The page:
August 15, 2006—Activism is much more than a tradition at the biannual International AIDS Conferences. So far at this week’s Toronto confab, there have been half a dozen noisy marches, interruptions and several “occupations.”

“That’s where the energy of the conference comes from,” said Center for Health and Gender Equity Executive Director Jodi Jacobson as the second full day of the meeting came to a close. “The real issues bubble to the surface because advocates put them there, not because the conference sessions reflect them.”

Canada knows to expect confrontation. Montreal’s 1989 gathering set the precedent when activists took over the meeting en masse to demand the inclusion of people with HIV in top-level decision-making. Vancouver gained global notoriety in 1996 with the announcement of combination antiretroviral therapy, arguably the greatest coup for AIDS activists to date.

It looked like things were going to get saucy in Toronto this morning when ACT UP and Health Gap took over Abbott’s booth in the exhibit hall and accused the company of price gauging following an announcement that the company will sell Kaletra in middle-income countries for $2,200 per year. Activists did pretty much the same thing to the Bangkok Abbott booth in 2004. The difference this year, however, was that the booth had sat empty even before the activists arrived.

Asia Russell of Health Gap said, “The drug company was too afraid of activist criticism.” But Abbott spokesperson Tracy Sorrentino would not concede to this. She said the company had decided this year to make a charitable donation to the Catholic Medical Missions Board and the Elizabeth Glaser Pediatric AIDS Foundation instead of having a booth.

Then came a goose-bumping salute to India’s Independence Day. A coalition of treatment activists—mostly Southeast Asians—gathered by the hundreds and marched with the orange, green and white flag of India through the winding hallways of this convention center to demand independence from Big Pharma.

The groups want less restrictive patent laws that will not only benefit Indians but also secure India’s generic drug industry, which many in Africa and elsewhere in the developing world depend on for their treatment. “Are these profits…they’re making in the rest of the world not enough?” asked Anjali Gopalan, Executive Director of India’s NAZ foundation, who made the march this afternoon. “It’s not like they’re going to go into the red without India’s market.”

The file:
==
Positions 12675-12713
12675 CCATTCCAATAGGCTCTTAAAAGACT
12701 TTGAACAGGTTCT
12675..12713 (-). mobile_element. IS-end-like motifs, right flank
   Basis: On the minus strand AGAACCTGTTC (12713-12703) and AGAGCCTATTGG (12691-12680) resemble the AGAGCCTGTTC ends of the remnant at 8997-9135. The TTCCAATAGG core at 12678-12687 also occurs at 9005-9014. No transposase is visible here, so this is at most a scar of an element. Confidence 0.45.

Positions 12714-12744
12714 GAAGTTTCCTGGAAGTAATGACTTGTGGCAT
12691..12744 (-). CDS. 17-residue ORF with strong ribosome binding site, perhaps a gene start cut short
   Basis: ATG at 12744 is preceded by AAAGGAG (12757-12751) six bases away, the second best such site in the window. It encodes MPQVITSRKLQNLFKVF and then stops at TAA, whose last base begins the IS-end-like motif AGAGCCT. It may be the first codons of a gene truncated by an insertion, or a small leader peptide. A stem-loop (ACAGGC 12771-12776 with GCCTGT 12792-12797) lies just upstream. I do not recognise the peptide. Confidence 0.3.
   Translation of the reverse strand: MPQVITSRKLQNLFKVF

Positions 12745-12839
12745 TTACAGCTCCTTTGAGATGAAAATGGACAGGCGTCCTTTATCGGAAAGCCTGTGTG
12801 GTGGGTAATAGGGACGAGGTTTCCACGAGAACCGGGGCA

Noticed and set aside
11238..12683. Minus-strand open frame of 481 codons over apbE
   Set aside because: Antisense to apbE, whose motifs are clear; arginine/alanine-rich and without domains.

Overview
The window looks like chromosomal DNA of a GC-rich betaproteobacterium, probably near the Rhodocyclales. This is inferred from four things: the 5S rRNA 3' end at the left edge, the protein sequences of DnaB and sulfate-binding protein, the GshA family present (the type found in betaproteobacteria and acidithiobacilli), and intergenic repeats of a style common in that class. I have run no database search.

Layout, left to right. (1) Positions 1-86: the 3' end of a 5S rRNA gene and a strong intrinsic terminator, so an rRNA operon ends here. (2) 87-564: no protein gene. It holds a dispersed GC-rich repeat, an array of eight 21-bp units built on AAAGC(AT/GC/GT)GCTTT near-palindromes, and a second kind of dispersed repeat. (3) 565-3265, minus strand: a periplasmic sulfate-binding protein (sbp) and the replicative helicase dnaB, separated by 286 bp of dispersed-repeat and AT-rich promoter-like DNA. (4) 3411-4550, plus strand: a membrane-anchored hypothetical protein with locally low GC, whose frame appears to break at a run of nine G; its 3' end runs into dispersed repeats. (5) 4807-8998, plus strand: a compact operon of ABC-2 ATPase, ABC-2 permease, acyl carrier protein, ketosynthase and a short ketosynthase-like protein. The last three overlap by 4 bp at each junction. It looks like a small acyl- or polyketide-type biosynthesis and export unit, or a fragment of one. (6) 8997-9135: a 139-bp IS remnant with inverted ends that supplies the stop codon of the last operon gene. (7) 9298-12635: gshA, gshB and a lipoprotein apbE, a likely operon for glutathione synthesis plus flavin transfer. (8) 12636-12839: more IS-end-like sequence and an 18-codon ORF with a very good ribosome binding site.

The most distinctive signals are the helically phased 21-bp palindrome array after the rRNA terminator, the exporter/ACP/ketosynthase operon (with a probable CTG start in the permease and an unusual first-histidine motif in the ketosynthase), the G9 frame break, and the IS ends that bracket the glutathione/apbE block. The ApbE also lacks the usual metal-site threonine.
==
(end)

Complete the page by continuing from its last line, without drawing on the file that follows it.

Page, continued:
An increasing number in the Indian government are leaning toward the U.S./Big Pharma/WTO troika, however. “If research companies don’t make enough profit, they’re not going to put money into R&D, ” said Shailesh Singh of India’s governmental National AIDS Control Organization.

For all the visible fuss about treatment access, however, the Toronto conference may come to be known for its focus on new prevention technologies. With treatment rollout well underway in so many parts of the world, vaccines a mere sparkle in a researcher’s eye and frustrations aplenty with abstinence-only education, a yawning gap has opened for new prevention technologies such as microbicides, pre-exposure prophylaxis and male circumcision.

The emphasis on these new tools (with a robust boost from the Bill & Melinda Gates Foundation) is a stopgap while the world waits for a vaccine. Alas, the conference underscores how elusive a vaccine really is. “Toronto is the conference [where] our distance from a vaccine has fundamentally sunk in,” says prevention activist Julie Davids, Executive Director of the Community HIV/AIDS Mobilization Project (CHAMP).

To add to the sinking feeling, prominent French vaccine researcher Francoise Barre-Sinoussi let slip in a press conference today that a vaccine might be expected “in this century.”  “I thought she had misspoken,” Wall Street Journal reporter Maralyn Chase whispered across the table this afternoon in the IAC media center. But when Chase asked the researcher herself if she had intended to say “in this decade,” her answer, sadly, was “no.”

Other interesting prevention drama unfolded when Bill Clinton, the conference’s ubiquitous media darling, went public today with a rare admission that he had been dead wrong for getting in the way of federal funding for needle exchange while he was president.

Canada’s new Prime Minister Stephen Harper is playing his own head games with the injection-drug using community by threatening to shut down North America’s only safe-injection room even though data is overwhelmingly supportive of its success. The prime minister is also garnering flack for declining an invitation to the conference.

Protesters have kept with tradition by shouting down Minister of Health Tony Clement—who did show up—with heckles asking, “Where’s your boss?” The original activists would be proud to know their legacy is in full bloom in Toronto.